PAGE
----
Prairie is a new digital projection work by Victor Burgin, created as part of Overlay, a collaborative research project undertaken this year by Burgin and D. N. Rodowick with the support of the University of Chicago’s Gray Center For Arts and Inquiry. Overlay focused on the history of “The Mecca” apartment building, built in 1892 and demolished sixty years later as part of the expansion of the Illinois Institute of Design under the plan of Mies van der Rohe, whose Crown Hall now occupies its former site. As in Burgin's recent works A Place to Read, focused on an Istanbul coffee house by Sedad Haki Eldem, and Mirror Lake, which turns around the Wisconsin “Seth Peterson Cottage” by Frank Lloyd Wright, Prairie responds to specific architectural sites (here, The Mecca and Crown Hall) and explores erased or disappeared cultural histories, real and/or imagined, inscribed in the built environment.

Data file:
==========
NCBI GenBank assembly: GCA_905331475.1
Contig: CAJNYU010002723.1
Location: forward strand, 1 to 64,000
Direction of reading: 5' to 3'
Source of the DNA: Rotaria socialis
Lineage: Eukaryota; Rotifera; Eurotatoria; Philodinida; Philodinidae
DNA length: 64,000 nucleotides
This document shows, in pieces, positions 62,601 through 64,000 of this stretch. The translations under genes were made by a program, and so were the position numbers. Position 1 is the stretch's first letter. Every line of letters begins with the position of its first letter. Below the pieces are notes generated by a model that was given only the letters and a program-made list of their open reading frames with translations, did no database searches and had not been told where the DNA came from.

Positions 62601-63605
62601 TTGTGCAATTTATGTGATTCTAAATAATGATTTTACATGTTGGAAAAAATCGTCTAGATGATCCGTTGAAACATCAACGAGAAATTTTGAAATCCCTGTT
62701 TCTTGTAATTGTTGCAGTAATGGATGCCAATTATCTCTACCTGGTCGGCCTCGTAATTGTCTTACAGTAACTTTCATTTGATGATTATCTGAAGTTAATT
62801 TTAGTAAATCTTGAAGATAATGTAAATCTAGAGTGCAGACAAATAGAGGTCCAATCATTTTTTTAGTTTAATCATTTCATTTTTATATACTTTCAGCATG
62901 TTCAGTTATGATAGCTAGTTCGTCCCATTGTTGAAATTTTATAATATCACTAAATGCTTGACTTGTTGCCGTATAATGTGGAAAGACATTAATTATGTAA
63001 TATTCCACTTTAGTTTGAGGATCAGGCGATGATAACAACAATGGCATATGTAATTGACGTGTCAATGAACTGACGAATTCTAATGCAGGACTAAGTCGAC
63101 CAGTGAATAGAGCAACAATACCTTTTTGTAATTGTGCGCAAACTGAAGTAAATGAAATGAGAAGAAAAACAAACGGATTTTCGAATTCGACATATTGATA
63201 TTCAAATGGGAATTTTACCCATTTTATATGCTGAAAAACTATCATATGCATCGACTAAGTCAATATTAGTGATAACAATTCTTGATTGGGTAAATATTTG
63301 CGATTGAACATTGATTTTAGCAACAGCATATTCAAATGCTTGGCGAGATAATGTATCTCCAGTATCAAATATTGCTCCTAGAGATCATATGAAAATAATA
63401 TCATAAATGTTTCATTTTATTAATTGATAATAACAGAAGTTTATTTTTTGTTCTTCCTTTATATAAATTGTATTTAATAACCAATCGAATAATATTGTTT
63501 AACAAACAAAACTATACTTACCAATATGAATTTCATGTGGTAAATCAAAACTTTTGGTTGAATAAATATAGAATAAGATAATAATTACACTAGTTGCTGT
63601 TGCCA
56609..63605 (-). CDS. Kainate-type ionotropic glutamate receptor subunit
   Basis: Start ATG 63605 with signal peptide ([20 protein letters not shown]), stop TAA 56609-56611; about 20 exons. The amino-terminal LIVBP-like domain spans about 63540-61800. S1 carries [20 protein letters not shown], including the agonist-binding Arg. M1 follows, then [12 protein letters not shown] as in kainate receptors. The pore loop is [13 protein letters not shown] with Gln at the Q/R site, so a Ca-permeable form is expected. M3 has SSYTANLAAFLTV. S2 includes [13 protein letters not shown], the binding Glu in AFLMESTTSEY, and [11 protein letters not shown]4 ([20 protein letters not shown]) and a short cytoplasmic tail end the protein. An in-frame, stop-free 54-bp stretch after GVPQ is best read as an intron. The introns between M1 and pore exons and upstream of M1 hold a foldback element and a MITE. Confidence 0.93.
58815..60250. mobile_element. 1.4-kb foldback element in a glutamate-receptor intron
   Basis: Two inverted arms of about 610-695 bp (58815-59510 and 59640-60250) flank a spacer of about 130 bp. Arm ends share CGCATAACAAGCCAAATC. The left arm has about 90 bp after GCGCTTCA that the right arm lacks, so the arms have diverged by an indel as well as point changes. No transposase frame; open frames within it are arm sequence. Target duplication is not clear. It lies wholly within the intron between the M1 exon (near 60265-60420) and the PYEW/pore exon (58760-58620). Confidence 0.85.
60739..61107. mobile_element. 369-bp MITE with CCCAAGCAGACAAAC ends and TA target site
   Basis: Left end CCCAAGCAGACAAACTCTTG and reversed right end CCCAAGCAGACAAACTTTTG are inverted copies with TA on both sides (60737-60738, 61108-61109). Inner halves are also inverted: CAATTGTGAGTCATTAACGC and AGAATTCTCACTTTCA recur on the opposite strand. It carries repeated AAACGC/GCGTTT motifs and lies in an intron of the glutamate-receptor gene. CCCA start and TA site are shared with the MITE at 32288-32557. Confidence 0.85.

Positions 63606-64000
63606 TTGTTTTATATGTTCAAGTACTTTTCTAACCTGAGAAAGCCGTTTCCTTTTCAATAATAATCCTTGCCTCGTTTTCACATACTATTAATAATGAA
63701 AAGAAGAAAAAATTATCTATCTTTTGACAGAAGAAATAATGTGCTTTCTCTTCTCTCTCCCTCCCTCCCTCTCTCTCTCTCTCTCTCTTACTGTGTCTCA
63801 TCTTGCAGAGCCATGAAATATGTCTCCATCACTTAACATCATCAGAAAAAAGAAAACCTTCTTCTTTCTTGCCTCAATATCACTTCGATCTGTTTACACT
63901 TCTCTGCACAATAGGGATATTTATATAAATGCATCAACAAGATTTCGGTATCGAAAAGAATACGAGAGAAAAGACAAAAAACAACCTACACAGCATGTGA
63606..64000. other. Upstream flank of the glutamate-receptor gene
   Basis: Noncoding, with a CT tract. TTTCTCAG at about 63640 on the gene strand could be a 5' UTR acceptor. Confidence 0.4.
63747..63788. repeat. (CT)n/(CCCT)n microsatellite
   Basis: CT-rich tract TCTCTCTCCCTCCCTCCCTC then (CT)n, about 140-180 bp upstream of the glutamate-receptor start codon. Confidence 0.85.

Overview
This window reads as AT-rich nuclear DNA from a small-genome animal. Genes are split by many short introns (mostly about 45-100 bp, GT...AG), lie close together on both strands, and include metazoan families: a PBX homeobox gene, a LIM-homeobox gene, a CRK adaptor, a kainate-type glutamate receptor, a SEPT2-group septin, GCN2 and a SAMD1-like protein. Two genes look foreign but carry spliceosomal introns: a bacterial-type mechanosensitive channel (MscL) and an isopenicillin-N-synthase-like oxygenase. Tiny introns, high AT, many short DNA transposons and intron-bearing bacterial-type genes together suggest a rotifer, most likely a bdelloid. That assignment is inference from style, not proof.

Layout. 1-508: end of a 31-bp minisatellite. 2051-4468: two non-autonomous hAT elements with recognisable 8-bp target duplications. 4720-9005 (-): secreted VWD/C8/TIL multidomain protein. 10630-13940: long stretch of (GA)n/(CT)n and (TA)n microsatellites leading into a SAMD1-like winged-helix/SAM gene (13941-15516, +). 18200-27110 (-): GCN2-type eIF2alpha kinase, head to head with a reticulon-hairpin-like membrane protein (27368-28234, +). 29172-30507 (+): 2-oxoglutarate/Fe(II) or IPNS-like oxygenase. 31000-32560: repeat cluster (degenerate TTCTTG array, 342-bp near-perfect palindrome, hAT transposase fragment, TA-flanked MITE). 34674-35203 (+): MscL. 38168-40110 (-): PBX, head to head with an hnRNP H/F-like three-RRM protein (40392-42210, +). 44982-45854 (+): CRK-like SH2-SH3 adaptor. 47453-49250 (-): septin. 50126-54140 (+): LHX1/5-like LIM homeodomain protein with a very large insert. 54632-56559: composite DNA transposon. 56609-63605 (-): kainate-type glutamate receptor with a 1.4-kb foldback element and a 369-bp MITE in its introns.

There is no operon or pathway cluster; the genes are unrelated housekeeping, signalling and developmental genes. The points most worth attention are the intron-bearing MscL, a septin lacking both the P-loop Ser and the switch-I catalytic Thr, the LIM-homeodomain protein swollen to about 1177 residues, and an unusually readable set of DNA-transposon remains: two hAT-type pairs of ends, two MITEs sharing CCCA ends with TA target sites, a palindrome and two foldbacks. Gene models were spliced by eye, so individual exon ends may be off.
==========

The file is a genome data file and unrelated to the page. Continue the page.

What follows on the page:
The exhibition opening reception is Friday, November 20, 6-9 pm.

Victor Burgin is Professor Emeritus of History of Consciousness at the University of California, Santa Cruz; and Emeritus Millard Chair of Fine Art at Goldsmiths College, University of London. His books include The Remembered Film (Reaktion, 2004), In/Different Spaces: place and memory in visual culture (University of California Press, 1996), and The End of Art Theory: criticism and postmodernity (Macmillan, 1986). Monographs on his visual work include Five Pieces for Projection (Museum für Gegenwartskunst Siegen, 2014), and Components of a Practice (Skira, 2008).